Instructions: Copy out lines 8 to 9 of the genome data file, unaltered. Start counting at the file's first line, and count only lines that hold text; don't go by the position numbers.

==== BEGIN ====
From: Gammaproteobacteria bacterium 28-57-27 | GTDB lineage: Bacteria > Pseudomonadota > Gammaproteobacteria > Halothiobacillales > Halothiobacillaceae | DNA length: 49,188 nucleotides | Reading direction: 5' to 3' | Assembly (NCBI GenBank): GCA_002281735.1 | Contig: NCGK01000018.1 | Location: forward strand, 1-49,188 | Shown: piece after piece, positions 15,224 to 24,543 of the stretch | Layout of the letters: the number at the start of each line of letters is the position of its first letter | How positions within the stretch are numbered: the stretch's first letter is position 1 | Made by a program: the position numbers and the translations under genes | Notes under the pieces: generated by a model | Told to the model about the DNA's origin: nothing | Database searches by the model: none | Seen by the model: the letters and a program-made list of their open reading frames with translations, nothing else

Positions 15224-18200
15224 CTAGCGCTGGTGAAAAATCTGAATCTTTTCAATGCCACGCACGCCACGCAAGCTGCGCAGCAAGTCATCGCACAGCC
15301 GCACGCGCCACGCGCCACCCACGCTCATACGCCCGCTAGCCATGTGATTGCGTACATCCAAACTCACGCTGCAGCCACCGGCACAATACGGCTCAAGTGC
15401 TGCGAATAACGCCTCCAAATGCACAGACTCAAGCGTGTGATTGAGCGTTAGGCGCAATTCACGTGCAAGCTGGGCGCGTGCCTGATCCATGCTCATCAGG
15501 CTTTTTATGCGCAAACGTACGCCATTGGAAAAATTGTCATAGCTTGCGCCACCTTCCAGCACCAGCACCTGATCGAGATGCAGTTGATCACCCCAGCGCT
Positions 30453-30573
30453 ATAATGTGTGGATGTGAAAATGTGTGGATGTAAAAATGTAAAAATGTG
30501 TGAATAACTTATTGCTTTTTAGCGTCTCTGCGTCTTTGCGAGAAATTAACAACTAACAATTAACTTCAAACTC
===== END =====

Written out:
30453 ATAATGTGTGGATGTGAAAATGTGTGGATGTAAAAATGTAAAAATGTG
30501 TGAATAACTTATTGCTTTTTAGCGTCTCTGCGTCTTTGCGAGAAATTAACAACTAACAATTAACTTCAAACTC